Advisory boards are an incredibly useful tool that are often overlooked. BRENDAN LEWIS
By Brendan Lewis
The other week I sat down with my technology advisory board and felt myself lucky. Here I was with a group of industry leaders that I barely knew, talking about great ideas for my business. The cost to me was close to zero – but their ideas were invaluable.
But getting to the point where I have an effective external advisory board was laborious. I have studied business at the undergraduate and postgraduate level, but never heard the words “advisory board” spoken at university, because it’s not a legal structure.
So when we first decided to implement the idea, it took a while to get things right as I couldn’t find much information around about how to organise one. Questions arose such as: Should we keep minutes? How big should it be? What’s the objective? When should we meet? How many should we have? Who should be on it? Wikipedia didn’t have much to say.
Two years downstream and the Churchill Club now has: A board of directors that focuses on strategy and governance, a technology advisory board that focuses on event ideas around emerging technologies, and an entrepreneurship advisory board that focuses on event ideas around entrepreneurship skills/knowledge that appear to be weak or missing in the community.
I think that putting together our advisory boards was one of the most important things I have done, but you’re probably asking what are they good for? Well the answer is:
- Engaging high quality people whom may be wary of a legal relationship. (Really, who’d want to be a director of a small business that can provide little in the way of remuneration but a lot in the way of risk.)
- You get an impartial sounding board that can help you with advice, ideas and networks (120+ years of technology business experience on tap for $70 worth of wine and cheese!)
- You can get to know people (and they you) before inviting them to get further involved with your company.
So, some tips for putting together an advisory board.
You can have as many advisory boards as you want (check out Melba Recordings) and call them whatever you like, but don’t make them too big or too small. I think 10 people around a table is a great maximum number as you can have plenty of voices but only one conversation.
Also, make membership of the advisory board an annual thing so you don’t have an uncomfortable moment when you want to “retire” a member.
The advisory board gives you a great chance to get to know new people and see whether they are aligned with your values and goals before offering them a directorship. Therefore shoot as high as possible when selecting people you would love to have involved in your business.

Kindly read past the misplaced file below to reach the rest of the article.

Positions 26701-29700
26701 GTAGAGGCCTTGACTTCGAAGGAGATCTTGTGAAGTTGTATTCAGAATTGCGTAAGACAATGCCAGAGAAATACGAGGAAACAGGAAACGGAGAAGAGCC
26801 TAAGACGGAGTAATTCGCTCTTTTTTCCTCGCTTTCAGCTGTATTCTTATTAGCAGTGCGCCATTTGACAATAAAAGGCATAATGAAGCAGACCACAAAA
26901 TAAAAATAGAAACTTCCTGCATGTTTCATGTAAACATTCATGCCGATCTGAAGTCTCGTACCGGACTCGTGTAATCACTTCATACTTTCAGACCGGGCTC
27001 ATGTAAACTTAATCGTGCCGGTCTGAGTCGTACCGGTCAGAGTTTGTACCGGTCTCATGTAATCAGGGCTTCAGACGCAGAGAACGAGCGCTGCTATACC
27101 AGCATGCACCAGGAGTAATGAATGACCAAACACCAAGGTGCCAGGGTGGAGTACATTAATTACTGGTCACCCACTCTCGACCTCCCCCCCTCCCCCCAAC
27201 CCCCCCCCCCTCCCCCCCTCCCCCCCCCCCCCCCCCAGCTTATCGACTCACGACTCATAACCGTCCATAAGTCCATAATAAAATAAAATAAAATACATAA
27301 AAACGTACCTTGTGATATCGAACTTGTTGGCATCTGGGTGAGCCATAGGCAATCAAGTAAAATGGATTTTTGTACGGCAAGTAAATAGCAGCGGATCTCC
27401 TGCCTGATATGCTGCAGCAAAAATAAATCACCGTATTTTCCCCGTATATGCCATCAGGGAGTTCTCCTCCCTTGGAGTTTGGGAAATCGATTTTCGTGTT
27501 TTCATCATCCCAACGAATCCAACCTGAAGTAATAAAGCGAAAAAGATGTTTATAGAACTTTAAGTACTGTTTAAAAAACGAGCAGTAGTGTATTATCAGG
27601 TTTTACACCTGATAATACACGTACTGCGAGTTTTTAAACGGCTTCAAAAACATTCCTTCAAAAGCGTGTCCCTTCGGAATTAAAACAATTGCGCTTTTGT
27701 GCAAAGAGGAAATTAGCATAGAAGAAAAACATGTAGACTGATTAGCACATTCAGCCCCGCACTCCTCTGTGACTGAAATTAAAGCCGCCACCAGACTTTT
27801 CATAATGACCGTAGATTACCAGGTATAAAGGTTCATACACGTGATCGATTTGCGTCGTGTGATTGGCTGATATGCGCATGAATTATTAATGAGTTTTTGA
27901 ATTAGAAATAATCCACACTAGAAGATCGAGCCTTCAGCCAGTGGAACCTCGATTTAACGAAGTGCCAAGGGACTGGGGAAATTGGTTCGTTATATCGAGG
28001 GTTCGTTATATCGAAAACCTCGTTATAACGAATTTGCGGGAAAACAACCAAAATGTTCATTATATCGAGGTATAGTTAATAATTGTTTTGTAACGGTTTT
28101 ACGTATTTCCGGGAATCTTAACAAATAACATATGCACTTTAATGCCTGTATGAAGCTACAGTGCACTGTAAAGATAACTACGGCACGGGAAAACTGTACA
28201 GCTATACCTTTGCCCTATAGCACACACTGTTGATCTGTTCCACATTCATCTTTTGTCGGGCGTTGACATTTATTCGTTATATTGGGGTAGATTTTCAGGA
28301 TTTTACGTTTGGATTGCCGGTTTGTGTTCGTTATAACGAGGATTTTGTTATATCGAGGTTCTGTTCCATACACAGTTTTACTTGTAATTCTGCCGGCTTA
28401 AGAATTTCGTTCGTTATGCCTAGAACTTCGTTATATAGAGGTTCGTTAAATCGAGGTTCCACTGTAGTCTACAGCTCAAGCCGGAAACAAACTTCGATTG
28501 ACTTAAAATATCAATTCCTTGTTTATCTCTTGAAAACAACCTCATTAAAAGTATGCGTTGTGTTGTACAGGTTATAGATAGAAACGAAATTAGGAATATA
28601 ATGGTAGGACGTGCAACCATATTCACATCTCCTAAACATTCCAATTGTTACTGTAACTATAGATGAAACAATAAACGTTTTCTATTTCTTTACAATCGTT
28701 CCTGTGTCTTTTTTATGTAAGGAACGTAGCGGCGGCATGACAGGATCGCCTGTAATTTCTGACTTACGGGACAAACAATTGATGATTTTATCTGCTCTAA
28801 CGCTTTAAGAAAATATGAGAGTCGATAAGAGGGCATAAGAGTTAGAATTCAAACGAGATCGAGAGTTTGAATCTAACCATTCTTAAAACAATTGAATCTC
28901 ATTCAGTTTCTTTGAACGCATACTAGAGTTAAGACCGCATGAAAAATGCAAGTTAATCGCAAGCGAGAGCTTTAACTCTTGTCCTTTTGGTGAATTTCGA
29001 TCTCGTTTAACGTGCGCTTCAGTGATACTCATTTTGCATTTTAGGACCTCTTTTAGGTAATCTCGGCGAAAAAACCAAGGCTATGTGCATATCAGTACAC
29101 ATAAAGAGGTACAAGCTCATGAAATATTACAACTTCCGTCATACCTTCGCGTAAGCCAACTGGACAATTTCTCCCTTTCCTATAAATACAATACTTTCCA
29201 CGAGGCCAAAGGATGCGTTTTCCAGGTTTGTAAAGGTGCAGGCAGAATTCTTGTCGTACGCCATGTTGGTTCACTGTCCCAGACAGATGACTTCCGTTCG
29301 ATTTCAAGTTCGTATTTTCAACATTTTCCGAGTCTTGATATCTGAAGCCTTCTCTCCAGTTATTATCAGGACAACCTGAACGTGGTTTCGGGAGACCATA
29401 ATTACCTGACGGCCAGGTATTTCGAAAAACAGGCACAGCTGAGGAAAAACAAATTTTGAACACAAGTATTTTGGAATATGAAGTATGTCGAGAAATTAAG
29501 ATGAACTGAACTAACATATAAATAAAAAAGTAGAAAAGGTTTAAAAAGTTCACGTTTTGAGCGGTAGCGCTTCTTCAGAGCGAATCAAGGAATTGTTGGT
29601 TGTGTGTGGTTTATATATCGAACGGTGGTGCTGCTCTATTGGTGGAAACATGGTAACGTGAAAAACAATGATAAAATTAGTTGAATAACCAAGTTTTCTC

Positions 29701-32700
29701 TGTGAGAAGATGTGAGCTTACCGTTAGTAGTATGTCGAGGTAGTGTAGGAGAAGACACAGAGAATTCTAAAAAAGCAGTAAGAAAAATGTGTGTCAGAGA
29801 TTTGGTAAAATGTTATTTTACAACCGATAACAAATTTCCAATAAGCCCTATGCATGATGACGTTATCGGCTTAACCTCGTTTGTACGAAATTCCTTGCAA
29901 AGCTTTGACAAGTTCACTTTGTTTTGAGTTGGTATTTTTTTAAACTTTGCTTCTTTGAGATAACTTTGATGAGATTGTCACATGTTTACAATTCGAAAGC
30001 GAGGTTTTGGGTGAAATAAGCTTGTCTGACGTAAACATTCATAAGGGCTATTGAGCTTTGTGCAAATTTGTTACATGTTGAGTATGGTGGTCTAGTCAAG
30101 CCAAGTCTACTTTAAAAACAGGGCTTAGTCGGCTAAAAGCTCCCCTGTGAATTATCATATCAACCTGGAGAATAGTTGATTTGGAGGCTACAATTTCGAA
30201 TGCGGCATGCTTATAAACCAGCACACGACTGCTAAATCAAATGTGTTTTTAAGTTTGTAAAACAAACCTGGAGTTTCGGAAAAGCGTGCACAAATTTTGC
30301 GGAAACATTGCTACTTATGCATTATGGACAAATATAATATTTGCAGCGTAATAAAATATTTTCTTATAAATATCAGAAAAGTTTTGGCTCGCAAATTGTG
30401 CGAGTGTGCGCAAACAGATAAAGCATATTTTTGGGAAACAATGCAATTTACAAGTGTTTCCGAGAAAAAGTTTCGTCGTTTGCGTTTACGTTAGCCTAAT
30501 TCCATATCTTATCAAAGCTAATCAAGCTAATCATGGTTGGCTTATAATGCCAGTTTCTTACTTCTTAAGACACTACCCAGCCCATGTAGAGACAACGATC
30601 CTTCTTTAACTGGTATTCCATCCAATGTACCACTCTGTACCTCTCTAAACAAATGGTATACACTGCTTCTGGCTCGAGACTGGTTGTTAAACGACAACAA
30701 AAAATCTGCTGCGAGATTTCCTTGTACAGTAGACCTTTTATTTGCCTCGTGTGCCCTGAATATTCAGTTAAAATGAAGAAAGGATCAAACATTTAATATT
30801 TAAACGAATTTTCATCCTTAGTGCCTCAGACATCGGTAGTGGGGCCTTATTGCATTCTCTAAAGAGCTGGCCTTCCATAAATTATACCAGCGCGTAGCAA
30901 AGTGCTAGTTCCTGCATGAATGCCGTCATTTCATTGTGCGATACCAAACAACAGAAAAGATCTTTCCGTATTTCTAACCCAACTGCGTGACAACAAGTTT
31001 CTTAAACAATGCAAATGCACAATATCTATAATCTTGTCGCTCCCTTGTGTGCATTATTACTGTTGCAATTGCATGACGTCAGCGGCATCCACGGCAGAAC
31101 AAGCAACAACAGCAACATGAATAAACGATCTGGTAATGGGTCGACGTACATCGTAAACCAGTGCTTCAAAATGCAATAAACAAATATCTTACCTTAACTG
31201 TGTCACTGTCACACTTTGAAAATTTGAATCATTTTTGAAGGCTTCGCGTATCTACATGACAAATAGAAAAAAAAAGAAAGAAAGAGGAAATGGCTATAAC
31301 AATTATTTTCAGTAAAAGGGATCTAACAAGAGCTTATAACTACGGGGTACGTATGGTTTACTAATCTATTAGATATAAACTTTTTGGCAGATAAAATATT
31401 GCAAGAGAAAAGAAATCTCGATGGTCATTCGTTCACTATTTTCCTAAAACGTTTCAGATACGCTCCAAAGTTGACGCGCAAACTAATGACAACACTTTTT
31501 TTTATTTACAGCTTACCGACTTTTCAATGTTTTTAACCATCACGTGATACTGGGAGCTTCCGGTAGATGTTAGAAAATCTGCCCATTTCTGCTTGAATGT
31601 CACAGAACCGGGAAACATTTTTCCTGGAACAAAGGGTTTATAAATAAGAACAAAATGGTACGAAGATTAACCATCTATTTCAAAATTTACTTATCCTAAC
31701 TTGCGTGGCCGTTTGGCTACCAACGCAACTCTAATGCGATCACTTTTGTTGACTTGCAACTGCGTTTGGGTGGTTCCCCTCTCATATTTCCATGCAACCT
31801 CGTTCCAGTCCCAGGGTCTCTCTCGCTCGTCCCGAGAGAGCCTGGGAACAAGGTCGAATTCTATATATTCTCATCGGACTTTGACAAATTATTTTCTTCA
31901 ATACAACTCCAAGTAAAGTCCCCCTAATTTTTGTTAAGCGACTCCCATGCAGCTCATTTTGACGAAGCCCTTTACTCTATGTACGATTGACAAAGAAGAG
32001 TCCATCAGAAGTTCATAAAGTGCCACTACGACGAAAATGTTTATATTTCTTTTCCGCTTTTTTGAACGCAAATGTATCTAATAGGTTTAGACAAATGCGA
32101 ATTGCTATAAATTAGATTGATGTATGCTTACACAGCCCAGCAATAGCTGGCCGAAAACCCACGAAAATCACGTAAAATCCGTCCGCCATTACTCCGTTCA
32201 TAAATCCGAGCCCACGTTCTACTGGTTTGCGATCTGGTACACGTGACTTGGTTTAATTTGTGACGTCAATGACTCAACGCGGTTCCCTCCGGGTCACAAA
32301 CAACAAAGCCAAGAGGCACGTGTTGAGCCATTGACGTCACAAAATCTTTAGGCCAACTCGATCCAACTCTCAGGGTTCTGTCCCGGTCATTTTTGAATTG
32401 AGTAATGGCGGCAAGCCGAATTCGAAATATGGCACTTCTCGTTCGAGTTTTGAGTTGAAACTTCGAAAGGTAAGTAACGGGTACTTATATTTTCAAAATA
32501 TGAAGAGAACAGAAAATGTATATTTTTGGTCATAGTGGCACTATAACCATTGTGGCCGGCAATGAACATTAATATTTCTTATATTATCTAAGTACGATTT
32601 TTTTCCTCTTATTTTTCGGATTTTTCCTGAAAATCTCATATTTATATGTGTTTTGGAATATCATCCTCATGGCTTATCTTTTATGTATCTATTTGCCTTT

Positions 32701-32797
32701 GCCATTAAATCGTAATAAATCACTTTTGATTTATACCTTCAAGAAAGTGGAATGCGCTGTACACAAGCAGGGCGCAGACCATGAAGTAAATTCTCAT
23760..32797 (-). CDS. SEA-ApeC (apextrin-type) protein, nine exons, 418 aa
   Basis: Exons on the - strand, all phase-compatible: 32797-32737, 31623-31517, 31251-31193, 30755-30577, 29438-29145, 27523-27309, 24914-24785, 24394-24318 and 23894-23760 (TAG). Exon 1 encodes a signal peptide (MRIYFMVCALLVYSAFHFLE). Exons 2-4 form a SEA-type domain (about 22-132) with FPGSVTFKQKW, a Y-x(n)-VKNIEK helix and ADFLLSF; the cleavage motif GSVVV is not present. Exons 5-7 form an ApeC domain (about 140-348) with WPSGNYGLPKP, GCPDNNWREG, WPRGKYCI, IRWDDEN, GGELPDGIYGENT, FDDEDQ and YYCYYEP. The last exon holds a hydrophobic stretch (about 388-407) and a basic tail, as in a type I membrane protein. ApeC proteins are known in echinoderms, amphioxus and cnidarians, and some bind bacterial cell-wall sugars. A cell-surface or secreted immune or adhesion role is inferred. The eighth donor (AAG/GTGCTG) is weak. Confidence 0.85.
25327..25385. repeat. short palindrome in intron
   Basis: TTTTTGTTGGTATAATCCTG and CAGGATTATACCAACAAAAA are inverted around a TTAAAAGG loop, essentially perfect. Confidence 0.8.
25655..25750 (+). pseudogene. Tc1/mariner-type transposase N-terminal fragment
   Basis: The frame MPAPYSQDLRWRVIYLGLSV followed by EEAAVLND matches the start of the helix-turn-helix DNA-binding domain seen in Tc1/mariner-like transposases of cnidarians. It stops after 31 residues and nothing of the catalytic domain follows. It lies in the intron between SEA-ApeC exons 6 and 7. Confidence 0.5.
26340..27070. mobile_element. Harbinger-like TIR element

It’s also great to have a variety of perspectives, or pick someone you want to do business with.
Have an agenda and simple specific goals, because it’s irritating to the members if the advisory board seems ineffective or pointless. For instance, my technology advisory board has the job of discussing potential event ideas by picking emerging technologies and suggesting appropriate speakers from their networks. A simple agenda, therefore we get an outcome. You can of course have advisory boards on any topic. What about a product development advisory board made up of customers?
Only meet a handful of times a year at a convenient time with plenty of notice. This creates a relationship that isn’t onerous. I meet my advisory boards twice a year with at least six months notice of the date. We normally meet on a Tuesday afternoon between 4:30 and 6:30pm. This “easy” relationship means I can access people who are incredibly busy.
Advisory board meetings needs to be interesting for the members and not a chore. I limit meetings to two hours as a roundtable conversation with an agenda. Not too strict, not to sloppy. I make sure I put on interesting cheeses and wines so the meetings are enjoyable at a number of levels. I send out short notes (not minutes) afterwards.
Advisory boards are an incredibly useful tool that are often overlooked.
Brendan Lewis is a serial technology entrepreneur having founded : Ideas Lighting, Carradale Media, Edion, Verve IT, The Churchill Club, Flinders Pacific and L2i Technology Advisory. He has set up businesses for others in Romania, Indonesia and Vietnam. Qualified in IT and Accounting, he has also spent time running an Advertising agency and as a Cavalry Officer with the Australian Army Reserve.
To read more Brendan Lewis blogs, click here.